I grew up on the Missouri River. As a child, I was taught a great respect for the river. I never saw it in it's 'heyday' because the dams had been in place long before I came around. I heard stories through my childhood about my Grandparents and my Parents and their experiences with the river. There were places that they'd go to go fishing and swimming that had dried up. This all happened when the dams were put in and the river shifted. This caused our little town to shift too and many old buildings were lost because the ground shifted underneath them.
|This was the old courthouse that was gone many years before I was born.|
|This was the school. This part of the school was lost, but the other half of the building was saved and that's where I went to High School.|
Now, in my hometown area, the original path of the river has been restored. Areas that had once been the river, that were turned into farm land, are now underwater again. My Mom was telling me that it looks like it did when she was younger. This has harmed people that decided to build large, lavish houses in those areas too. In the last 15 years, people started building along the river because they thought that the river would never again go back to it's original banks. I personally couldn't understand why anyone would want to build such big and expensive houses in such a dangerous area. But then again, I grew up knowing the unpredictable nature of the second largest river in the US that was right out our backdoor. We had many generations grow up in this area who knew it very well.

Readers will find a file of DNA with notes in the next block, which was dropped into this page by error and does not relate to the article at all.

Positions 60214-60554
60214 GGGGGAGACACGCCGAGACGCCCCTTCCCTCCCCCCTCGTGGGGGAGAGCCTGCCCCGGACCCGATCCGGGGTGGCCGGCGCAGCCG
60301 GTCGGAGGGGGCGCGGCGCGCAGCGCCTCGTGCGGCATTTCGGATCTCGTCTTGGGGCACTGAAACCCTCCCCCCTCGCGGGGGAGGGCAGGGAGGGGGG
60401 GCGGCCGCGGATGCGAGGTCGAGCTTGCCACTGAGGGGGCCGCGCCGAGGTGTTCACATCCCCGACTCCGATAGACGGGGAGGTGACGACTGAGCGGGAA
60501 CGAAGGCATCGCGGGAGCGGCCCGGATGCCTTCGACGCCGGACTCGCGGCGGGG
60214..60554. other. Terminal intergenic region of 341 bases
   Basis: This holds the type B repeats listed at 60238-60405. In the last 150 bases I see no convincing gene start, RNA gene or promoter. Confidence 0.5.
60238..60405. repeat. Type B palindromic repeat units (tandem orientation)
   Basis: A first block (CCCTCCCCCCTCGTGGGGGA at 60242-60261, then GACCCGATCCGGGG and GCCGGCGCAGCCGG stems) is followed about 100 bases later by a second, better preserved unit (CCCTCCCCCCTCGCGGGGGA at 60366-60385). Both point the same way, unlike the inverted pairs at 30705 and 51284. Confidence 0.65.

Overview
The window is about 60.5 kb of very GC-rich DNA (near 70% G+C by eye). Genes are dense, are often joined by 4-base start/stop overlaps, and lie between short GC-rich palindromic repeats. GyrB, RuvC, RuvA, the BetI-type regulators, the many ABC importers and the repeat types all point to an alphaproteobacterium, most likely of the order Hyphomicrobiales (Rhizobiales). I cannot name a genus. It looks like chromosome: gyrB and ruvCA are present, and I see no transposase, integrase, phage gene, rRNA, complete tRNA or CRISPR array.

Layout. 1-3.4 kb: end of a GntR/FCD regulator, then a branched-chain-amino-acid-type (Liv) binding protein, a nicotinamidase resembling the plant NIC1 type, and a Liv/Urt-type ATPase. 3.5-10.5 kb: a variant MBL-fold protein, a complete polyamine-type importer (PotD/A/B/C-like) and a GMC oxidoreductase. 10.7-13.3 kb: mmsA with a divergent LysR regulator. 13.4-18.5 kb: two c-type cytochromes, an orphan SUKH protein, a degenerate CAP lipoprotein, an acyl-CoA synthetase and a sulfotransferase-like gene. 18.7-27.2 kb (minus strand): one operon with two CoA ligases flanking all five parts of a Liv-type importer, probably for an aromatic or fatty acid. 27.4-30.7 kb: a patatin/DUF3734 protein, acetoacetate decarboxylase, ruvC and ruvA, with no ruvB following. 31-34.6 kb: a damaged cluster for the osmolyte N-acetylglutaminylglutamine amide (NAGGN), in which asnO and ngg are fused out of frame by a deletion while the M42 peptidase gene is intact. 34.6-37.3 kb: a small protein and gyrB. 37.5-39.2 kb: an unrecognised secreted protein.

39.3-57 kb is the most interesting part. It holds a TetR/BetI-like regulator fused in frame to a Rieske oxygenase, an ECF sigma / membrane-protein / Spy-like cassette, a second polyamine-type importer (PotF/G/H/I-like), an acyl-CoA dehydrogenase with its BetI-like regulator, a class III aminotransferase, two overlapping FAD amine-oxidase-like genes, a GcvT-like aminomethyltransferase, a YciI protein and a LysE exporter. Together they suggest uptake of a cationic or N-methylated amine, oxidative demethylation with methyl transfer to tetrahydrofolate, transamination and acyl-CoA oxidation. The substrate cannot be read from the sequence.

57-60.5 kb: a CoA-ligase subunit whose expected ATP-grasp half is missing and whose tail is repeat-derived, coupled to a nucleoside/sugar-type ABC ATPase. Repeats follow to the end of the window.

The flooding of the Missouri is leaving me awestruck. To see the power of the river and the destruction that it's leaving in it's path is humbling. For my hometown, it's causing harm to farmland and to communities that have sprung up close to the river. Closer to our house though, it is causing massive problems and threats to more than just farmland and property owners. The Missouri has spilled it's banks farther there than it has before. It has threatened traffic on the major interstate system, I-29. We traveled back home last week and were unable to take the interstate. Fortunately, we know the back highways and were able to take them and stay far from the river, adding about 45 minutes on to the drive. My Dad flew out of the airport in Omaha, which is close to the river, and he said seeing the Missouri from the air left him speechless.
We have been watching the river flow down from my husband's hometown, to mine, and then to our home in Nebraska. As it flows farther south is it impacting how people can travel and some major power suppliers to our area. This, in my opinion, get worse as it goes south because it starts to affect everyone, not just the people who live there. I know that we won't see these waters start to recede until this Fall, but I'm sure that we won't see them go down for years. It's a fascinating thing to see.